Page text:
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Aging in Place

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A home should accommodate the needs of the people who live in it. As you approach a new stage in life, you ought to plan on making changes to your homes to assist you as your life and lifestyle changes with age. There’s a multitude of augmentations that can be made, depending on how the body changes in the coming years. These changes to your household can be simple, or they can be more elaborate.




The Simple Changes


Here’s a breakdown of simple changes, easily accomplished, making small alterations to parts of the house. Regardless of your health, everything here eases or prevents exertion and/or injury. Chances are you won’t need most of these for years, but it’s better to get them sooner and let them become a part of your home rather than merely attachments.





Levers Instead of Knobs

For the young and able-bodied, turning a doorknob doesn’t tend to be that taxing. However, as arthritis sets in, even the simplest actions become a chore. Opening doors should be the least of your problem in the home. Thankfully, changing out any knobs in the home for lever door handles solves this problem. Sinks, showers, doors, the works; pushing is easier than turning in any circumstance.





Improve House Lighting

Lighting plays an extremely important role for older eyes. With age comes poorer eyesight, so careful attention needs to be paid to how your home is lit. The first step should be brightening your home through natural and LED lighting. Natural lighting, while providing a brightening up a room, also tends to be easier on the eyes than artificial lighting. Make sure windows and glass doors are clean and unshuttered during the day, and that natural light comes in from as many directions as possible. You might even consider doing a little bit of remodeling to add in new windows around the house.


Natural light can’t reach everywhere. To help reduce shadows, focus on light uniformity in your rooms, using lamps and overhead lighting with higher wattage. If possible, change the décor of the home and have primarily light colored surfaces to help wash out the dark spots of the house. Brighter lighting makes it easier as your eye sight changes to see properly, so try to minimize shadows.

Finally, install nightlights in the hallways, bathrooms, and stairways. Night can be challenging even for younger people to navigate in darkness. Nightlights placed strategically and frequently improve visibility, making a trip to the bathroom in the middle of the night much less of a worry.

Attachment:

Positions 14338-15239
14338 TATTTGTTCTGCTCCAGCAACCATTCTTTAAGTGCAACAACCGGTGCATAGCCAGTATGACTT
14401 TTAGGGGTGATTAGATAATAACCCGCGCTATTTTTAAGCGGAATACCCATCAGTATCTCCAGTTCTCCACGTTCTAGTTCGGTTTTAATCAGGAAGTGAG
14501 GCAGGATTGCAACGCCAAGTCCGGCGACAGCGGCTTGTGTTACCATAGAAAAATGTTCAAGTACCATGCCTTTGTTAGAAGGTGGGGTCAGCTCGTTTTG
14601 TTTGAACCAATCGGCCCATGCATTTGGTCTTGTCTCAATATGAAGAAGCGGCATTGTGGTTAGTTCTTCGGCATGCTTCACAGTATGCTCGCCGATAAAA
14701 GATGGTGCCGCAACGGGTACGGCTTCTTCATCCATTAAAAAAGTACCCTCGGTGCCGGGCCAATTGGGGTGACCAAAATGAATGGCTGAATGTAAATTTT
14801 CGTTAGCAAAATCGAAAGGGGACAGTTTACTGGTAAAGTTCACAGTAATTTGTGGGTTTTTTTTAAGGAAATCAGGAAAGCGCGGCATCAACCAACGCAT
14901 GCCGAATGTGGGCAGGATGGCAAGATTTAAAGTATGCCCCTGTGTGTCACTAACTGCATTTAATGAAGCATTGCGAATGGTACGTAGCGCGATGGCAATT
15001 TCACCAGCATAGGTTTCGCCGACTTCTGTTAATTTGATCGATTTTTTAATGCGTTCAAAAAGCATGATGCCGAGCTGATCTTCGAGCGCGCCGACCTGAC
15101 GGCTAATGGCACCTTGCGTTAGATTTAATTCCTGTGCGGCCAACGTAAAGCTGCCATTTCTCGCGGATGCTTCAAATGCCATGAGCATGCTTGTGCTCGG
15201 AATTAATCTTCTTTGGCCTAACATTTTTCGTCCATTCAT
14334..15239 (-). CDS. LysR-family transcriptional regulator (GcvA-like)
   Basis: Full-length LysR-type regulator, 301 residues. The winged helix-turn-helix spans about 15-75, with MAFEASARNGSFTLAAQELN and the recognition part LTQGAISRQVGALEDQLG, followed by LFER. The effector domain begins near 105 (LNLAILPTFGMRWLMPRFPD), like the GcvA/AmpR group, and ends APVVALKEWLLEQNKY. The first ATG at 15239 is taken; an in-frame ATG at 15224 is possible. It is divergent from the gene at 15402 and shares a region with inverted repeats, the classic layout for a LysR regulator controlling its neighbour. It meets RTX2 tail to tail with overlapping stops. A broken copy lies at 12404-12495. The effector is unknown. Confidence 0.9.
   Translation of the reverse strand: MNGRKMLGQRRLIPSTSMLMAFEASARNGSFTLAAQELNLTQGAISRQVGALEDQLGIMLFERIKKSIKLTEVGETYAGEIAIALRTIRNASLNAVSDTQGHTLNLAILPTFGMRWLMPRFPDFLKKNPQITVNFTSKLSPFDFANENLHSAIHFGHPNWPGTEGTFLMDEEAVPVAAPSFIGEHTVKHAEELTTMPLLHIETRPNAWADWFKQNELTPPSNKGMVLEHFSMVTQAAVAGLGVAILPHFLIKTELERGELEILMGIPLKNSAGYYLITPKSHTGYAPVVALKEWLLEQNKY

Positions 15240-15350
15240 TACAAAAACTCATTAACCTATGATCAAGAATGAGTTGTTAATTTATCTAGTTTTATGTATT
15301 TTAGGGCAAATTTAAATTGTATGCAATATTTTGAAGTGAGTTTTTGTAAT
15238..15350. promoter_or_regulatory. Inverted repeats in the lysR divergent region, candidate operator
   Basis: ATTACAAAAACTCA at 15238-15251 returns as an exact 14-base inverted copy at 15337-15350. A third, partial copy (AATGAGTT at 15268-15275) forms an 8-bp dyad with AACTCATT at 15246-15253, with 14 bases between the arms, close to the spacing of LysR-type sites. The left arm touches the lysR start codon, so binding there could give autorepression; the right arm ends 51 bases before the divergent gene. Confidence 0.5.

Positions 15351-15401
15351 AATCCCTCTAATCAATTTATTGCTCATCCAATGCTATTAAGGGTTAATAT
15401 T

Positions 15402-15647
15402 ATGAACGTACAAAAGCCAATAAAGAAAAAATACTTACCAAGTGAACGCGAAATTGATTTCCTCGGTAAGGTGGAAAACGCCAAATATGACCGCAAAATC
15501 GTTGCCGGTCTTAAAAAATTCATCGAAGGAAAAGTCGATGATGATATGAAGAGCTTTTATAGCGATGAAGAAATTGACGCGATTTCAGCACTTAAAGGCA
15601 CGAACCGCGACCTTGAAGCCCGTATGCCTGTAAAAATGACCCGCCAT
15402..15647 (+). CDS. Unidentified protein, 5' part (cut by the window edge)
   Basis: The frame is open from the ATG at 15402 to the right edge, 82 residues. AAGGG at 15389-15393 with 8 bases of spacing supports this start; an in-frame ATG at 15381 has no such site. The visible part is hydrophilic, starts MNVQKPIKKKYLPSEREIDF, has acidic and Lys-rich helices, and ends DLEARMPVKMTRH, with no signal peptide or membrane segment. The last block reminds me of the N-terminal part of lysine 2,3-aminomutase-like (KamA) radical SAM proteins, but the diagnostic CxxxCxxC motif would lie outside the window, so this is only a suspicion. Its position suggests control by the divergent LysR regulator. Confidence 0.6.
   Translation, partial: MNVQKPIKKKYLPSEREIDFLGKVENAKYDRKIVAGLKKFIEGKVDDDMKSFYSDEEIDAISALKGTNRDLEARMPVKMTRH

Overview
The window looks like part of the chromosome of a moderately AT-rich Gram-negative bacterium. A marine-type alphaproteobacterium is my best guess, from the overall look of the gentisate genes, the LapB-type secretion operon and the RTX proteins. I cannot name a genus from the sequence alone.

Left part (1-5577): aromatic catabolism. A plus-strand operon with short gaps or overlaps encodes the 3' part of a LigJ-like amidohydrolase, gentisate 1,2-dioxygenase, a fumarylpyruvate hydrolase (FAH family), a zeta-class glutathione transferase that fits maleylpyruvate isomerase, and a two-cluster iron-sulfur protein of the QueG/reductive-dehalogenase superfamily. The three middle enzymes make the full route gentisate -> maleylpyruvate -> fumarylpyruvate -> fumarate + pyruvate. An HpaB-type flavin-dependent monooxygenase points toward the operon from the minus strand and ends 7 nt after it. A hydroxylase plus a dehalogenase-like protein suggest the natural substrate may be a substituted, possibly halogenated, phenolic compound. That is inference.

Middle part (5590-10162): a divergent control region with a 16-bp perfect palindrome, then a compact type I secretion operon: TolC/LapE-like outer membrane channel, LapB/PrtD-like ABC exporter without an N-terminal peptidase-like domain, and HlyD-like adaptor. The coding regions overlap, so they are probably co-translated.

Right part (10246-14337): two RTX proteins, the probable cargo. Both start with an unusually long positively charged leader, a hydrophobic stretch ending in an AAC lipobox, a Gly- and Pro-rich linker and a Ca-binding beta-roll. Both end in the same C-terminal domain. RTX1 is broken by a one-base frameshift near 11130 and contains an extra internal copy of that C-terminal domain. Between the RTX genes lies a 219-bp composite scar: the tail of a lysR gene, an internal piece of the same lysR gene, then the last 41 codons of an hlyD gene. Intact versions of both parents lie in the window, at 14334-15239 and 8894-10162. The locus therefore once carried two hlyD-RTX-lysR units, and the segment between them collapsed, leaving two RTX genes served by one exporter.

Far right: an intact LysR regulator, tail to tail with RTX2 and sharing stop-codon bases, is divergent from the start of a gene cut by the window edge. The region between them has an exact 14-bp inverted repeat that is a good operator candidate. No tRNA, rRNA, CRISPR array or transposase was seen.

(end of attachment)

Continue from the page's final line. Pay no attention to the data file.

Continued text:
Flat Panel Light Switches

Flat panel light switches are easier to handle than the common toggle switch. It’s also a good idea to find a flat panel that also acts as a dimmer, allowing you to control how much lighting you want at any time. The more control you have over your environment, the safer you will be.





Rugs and Carpets

Rugs are a problem if they’re not properly dealt with. On hardwood, they slip. On carpets, they bunch up and become a tripping hazard. The safest course regarding rugs is to simply not have them at all, but if you really want that gorgeous rug in the living room then precautions can be taken. Firstly, the cheapest option is to tape rugs to the floor. They won’t slip or bunch up if properly secured. Secondly, putting non-slip rubber mats underneath rugs will prevent them from sliding and bunching.


Carpets should be checked to make sure there are no tripping hazards on them. They’re generally fairly safe, but if you happen to be wheelchair dependent, it may be better to replace the carpets with something easier to move around on. If you still want carpets, just be sure there’s nothing to snag your wheels on and try to stay with low pile fabrics.




Non-Slip Flooring

Putting non-slip flooring around the house is a great, non-obstructive way to make maneuverability safer. Examples of non-slip flooring are cork, certain linoleum and vinyl and rubber flooring. Putting the non-slip flooring on stairs, kitchens, bathrooms and anywhere where the floor may be at risk of extra slippage or fall prone is recommended.





Railings and Grip Bars

Climbing stairs is hard. Having a railing for the stairwell mitigates the stress stair climbing takes on the body, and provides a safe grip in case you take a wrong step. The same principle can be applied to the bathroom, to ensure you can get in and out of the bathtub or shower without slipping.


You will also find that your energy levels will progressively decrease as the years come, so railings and grip bars will increase your mobility and make getting around the house less exhausting.




Low Mailboxes

Mailboxes generally aren’t an issue for homes, but if you or a significant other is confined to a wheelchair getting the mail becomes a little more inconvenient. Simply lowering the mailbox provides easy access in this instance.





Flat Entry Level

Many homes have stairs leading to their front door. Most are unnecessary and create a tripping hazard, as well as being inaccessible to the disabled. Having a flat entry level for the home facilitates accessibility for all seniors, no steps required.




Remote-controlled Appliances

Having the ability to have full control of the house without moving from the sofa can be of great comfort. Installing household appliances, such as air conditioning, the garage door, lights, television, locks, etc., with a universal remote affords that control. The remote used can be a smartphone, or, if you prefers something more familiar, a physical master remote specifically for the home.



The Elaborate Changes